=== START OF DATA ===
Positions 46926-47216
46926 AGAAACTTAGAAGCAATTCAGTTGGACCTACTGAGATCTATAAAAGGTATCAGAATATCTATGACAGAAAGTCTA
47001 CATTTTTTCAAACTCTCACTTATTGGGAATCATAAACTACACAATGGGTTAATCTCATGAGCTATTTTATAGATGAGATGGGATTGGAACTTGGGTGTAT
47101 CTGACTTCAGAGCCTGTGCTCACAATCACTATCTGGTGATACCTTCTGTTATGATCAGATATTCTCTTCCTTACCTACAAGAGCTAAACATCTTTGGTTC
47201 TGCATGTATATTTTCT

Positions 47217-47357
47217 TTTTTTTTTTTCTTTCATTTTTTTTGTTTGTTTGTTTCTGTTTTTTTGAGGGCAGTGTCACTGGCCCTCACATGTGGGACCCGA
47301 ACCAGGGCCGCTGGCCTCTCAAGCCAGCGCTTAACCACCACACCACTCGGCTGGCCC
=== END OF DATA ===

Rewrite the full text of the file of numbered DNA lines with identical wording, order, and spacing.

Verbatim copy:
Positions 46926-47216
46926 AGAAACTTAGAAGCAATTCAGTTGGACCTACTGAGATCTATAAAAGGTATCAGAATATCTATGACAGAAAGTCTA
47001 CATTTTTTCAAACTCTCACTTATTGGGAATCATAAACTACACAATGGGTTAATCTCATGAGCTATTTTATAGATGAGATGGGATTGGAACTTGGGTGTAT
47101 CTGACTTCAGAGCCTGTGCTCACAATCACTATCTGGTGATACCTTCTGTTATGATCAGATATTCTCTTCCTTACCTACAAGAGCTAAACATCTTTGGTTC
47201 TGCATGTATATTTTCT

Positions 47217-47357
47217 TTTTTTTTTTTCTTTCATTTTTTTTGTTTGTTTGTTTCTGTTTTTTTGAGGGCAGTGTCACTGGCCCTCACATGTGGGACCCGA
47301 ACCAGGGCCGCTGGCCTCTCAAGCCAGCGCTTAACCACCACACCACTCGGCTGGCCC